So as I’ve been mentioning previously – or maybe not, I can’t remember – but I’ve been going to physio for my knee. I have Patella Femoral Syndrome – basically my kneecap doesn’t tract properly and it’s quite painful. I’ve been going to physio since September and have also been working with a movement specialist. Through this they’ve discovered a combination of weaknesses in some muscles and tightness in others which are likely the culprit of my problems. As instructed by them, I am not allowed to run – despite running never having bothered my knee in the past – and no weight training my legs.
I’ve been doing this for over 4 months and yet I’m still having the problems with no real sign of things getting better. My knee still hurts doing stairs and certain poses in yoga. Yes, I am more aware of alignment and areas to improve on for strength and stretching, but things are going frustratingly slow. Things ARE improving, though – I redid the Y-balance test the other week and all areas have improved on both sides in all directions… so I guess that’s a good thing.
At my last appointment with my physiotherapist, I did get some insole arch supports and they seem to be helping – and they’re not hurting my feet as I was expecting them initially to do. The one thing I had noticed was when the movement specialist man-handled my feet into the proper positioning, my knee was much better but I felt very unbalanced and unsteady. When I’m at the movement class or yoga when I can focus on alignment and weight distribution, I’m okay – but that’s just an hour a day – maybe. I needed something for the rest of the time – like when I’m walking around in my work boots or at the gym. So that seems to be helping!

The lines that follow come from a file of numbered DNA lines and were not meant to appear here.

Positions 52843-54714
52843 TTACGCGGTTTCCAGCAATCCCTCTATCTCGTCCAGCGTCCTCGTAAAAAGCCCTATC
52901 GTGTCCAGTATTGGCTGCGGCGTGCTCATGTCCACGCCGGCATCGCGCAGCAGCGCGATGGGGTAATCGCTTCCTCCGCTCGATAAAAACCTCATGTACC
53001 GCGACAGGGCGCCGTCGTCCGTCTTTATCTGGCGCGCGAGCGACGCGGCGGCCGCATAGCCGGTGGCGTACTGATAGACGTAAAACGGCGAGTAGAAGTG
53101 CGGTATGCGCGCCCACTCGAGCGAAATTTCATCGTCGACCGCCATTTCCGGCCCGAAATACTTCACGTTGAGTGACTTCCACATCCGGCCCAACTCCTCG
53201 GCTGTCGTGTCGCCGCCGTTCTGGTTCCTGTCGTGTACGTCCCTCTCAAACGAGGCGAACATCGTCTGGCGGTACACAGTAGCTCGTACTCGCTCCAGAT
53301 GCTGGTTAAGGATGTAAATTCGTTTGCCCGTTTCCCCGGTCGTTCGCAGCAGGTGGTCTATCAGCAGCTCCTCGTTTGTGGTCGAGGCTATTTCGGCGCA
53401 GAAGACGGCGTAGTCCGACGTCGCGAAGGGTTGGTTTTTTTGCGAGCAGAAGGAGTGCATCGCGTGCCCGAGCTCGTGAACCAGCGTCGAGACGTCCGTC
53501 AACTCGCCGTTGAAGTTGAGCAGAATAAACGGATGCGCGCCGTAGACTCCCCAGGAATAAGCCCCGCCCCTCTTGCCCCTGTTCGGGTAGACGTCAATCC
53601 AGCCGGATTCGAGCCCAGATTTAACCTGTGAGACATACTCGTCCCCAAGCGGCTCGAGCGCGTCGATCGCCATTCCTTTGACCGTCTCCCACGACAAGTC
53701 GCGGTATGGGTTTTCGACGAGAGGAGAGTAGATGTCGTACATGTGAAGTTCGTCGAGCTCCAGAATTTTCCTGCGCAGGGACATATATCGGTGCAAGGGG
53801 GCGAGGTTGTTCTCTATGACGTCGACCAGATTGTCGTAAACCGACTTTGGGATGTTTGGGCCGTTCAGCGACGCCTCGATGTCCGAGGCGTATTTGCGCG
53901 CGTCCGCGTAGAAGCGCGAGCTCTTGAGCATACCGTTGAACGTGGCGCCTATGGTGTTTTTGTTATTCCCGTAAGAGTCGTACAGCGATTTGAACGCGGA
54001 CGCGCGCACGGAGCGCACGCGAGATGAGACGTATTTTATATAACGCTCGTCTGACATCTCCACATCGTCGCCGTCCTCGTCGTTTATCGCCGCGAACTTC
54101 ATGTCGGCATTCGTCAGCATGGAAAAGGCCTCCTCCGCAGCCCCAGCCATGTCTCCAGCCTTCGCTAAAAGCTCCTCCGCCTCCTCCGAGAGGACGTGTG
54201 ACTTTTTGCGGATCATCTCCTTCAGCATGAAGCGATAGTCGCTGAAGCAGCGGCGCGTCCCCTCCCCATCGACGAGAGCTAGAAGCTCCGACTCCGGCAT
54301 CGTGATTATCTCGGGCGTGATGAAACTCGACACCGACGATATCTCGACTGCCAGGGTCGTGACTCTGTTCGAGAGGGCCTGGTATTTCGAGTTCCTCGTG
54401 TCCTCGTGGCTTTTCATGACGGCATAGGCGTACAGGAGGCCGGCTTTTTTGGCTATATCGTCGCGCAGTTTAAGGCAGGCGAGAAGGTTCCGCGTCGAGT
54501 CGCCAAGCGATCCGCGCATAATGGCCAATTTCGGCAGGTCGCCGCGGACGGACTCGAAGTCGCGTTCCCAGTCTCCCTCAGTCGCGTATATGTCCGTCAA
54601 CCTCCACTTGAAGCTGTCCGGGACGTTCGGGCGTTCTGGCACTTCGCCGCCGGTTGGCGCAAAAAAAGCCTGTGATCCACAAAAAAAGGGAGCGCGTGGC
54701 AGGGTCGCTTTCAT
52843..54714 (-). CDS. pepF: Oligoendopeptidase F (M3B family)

However, with my fitness test coming up in about 5 weeks, I need to start working on that and for me, it’s the running. So I took my husband to Basic Training on 4 January and I started at the gym 5 January and have only missed 1 day since then because of the weather. I’m slowly adding more intensity, heavier weights, and, yes, running. I only ever have to do, maybe 3 minutes of all out exercise with my fit test – and the one I always have problems with includes running – sprinting – with a movement similar to a burpee at certain distance intervals. It sucks. You only have something like 54 seconds to complete it and it doesn’t allow much room for error.
The way I see it, is my knees have never bothered me during or after running. I’m not a strong runner – never have been, but I’ve been wanting to work on it and start preparing for races. If my knees start to hurt, of course I’m going to back off, but I’m starting off with slow intervals.
The other things I have noticed is that the more I move, the less I hurt… other than the normal and expected DOMS from a heavier weight workout! I don’t remember the last time my knee or hips hurt from sitting too long. Plus the more I move and the more healthful foods I consume, the weight will eventually start to come off and I’m certain that will also help ease pressure on my joints.
At one point, my physiotherapist said that once I can run 5 minutes straight, I’ll be discharged. The problem is, I could always do that – the only thing that would hurt is my lungs! So now what? Well, I’m tired of waiting, so I’m taking my physical health into my own hands. For now, I’ll continue to do what I’m doing; slowly start running with shorter intervals and combine my physio exercises with my regular weight workouts for my legs.